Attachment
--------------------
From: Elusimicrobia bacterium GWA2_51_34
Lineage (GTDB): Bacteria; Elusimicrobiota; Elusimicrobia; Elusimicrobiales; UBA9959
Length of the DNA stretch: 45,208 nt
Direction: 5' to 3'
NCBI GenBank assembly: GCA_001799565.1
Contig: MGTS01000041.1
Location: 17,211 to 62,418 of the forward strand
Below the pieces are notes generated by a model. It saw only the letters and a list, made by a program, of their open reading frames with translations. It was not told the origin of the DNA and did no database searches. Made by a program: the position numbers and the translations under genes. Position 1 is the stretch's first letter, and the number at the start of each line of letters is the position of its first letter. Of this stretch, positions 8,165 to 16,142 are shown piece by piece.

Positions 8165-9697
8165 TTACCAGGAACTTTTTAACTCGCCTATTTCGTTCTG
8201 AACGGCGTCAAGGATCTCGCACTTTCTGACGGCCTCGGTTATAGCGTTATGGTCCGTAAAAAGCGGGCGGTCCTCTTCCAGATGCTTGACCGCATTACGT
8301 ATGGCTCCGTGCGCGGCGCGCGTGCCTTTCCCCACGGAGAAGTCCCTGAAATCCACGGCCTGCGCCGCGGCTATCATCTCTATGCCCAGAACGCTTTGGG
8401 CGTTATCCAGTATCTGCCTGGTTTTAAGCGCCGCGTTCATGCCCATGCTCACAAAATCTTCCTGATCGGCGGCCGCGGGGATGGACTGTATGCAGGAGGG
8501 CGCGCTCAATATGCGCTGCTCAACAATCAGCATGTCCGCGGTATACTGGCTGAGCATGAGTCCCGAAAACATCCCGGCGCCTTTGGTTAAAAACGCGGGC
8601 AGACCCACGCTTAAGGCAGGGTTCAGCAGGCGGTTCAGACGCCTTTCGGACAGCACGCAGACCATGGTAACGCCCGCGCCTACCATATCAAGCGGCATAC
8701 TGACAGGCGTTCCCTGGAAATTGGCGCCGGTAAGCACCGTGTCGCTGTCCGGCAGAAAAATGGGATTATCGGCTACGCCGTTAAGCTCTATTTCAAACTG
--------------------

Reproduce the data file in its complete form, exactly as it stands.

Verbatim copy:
From: Elusimicrobia bacterium GWA2_51_34
Lineage (GTDB): Bacteria; Elusimicrobiota; Elusimicrobia; Elusimicrobiales; UBA9959
Length of the DNA stretch: 45,208 nt
Direction: 5' to 3'
NCBI GenBank assembly: GCA_001799565.1
Contig: MGTS01000041.1
Location: 17,211 to 62,418 of the forward strand
Below the pieces are notes generated by a model. It saw only the letters and a list, made by a program, of their open reading frames with translations. It was not told the origin of the DNA and did no database searches. Made by a program: the position numbers and the translations under genes. Position 1 is the stretch's first letter, and the number at the start of each line of letters is the position of its first letter. Of this stretch, positions 8,165 to 16,142 are shown piece by piece.

Positions 8165-9697
8165 TTACCAGGAACTTTTTAACTCGCCTATTTCGTTCTG
8201 AACGGCGTCAAGGATCTCGCACTTTCTGACGGCCTCGGTTATAGCGTTATGGTCCGTAAAAAGCGGGCGGTCCTCTTCCAGATGCTTGACCGCATTACGT
8301 ATGGCTCCGTGCGCGGCGCGCGTGCCTTTCCCCACGGAGAAGTCCCTGAAATCCACGGCCTGCGCCGCGGCTATCATCTCTATGCCCAGAACGCTTTGGG
8401 CGTTATCCAGTATCTGCCTGGTTTTAAGCGCCGCGTTCATGCCCATGCTCACAAAATCTTCCTGATCGGCGGCCGCGGGGATGGACTGTATGCAGGAGGG
8501 CGCGCTCAATATGCGCTGCTCAACAATCAGCATGTCCGCGGTATACTGGCTGAGCATGAGTCCCGAAAACATCCCGGCGCCTTTGGTTAAAAACGCGGGC
8601 AGACCCACGCTTAAGGCAGGGTTCAGCAGGCGGTTCAGACGCCTTTCGGACAGCACGCAGACCATGGTAACGCCCGCGCCTACCATATCAAGCGGCATAC
8701 TGACAGGCGTTCCCTGGAAATTGGCGCCGGTAAGCACCGTGTCGCTGTCCGGCAGAAAAATGGGATTATCGGCTACGCCGTTAAGCTCTATTTCAAACTG